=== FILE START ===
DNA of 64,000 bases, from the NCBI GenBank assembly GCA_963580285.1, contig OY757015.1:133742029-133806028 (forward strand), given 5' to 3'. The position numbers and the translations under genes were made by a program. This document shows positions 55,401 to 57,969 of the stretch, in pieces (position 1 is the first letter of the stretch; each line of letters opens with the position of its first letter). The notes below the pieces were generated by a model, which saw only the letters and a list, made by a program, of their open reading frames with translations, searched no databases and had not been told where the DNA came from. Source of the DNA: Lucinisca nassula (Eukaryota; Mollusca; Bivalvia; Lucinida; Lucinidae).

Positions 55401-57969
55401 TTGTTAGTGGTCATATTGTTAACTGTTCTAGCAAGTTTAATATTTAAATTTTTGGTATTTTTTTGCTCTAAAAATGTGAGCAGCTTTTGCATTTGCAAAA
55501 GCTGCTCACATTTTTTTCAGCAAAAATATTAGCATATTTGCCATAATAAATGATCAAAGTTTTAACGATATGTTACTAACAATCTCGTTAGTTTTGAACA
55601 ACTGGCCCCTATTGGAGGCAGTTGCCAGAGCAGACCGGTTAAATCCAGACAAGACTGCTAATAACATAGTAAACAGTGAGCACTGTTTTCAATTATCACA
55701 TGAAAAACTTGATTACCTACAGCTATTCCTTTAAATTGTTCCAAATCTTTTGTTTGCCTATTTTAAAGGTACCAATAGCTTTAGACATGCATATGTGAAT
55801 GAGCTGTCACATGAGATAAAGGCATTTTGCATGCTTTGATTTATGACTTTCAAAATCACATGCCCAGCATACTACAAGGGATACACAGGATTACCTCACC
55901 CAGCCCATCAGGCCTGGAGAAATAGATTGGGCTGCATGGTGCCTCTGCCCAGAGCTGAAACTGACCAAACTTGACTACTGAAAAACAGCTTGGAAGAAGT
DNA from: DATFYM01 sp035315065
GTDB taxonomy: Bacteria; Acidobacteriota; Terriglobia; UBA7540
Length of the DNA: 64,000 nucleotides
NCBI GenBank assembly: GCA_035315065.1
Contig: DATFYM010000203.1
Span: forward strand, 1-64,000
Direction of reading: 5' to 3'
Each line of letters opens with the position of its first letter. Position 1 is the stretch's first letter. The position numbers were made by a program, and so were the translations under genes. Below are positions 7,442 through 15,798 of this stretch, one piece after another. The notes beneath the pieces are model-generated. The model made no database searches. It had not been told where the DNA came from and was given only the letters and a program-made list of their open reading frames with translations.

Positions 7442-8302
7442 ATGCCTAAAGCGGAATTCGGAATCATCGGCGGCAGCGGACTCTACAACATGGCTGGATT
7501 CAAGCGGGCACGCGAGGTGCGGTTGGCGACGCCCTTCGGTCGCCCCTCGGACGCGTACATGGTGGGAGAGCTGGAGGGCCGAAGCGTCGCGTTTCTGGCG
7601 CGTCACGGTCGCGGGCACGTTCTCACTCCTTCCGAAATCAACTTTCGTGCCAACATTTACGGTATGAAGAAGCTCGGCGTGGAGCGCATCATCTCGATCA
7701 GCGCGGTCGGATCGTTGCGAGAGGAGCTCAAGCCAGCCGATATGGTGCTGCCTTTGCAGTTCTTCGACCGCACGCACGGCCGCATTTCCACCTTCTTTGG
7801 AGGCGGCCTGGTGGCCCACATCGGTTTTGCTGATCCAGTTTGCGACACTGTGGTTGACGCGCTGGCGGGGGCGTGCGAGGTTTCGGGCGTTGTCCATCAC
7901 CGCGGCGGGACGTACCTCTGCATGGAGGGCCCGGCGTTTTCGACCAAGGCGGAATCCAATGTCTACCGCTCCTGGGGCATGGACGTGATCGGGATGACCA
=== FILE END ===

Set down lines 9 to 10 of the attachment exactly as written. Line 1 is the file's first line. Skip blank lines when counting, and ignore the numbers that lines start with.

DNA from: DATFYM01 sp035315065
GTDB taxonomy: Bacteria; Acidobacteriota; Terriglobia; UBA7540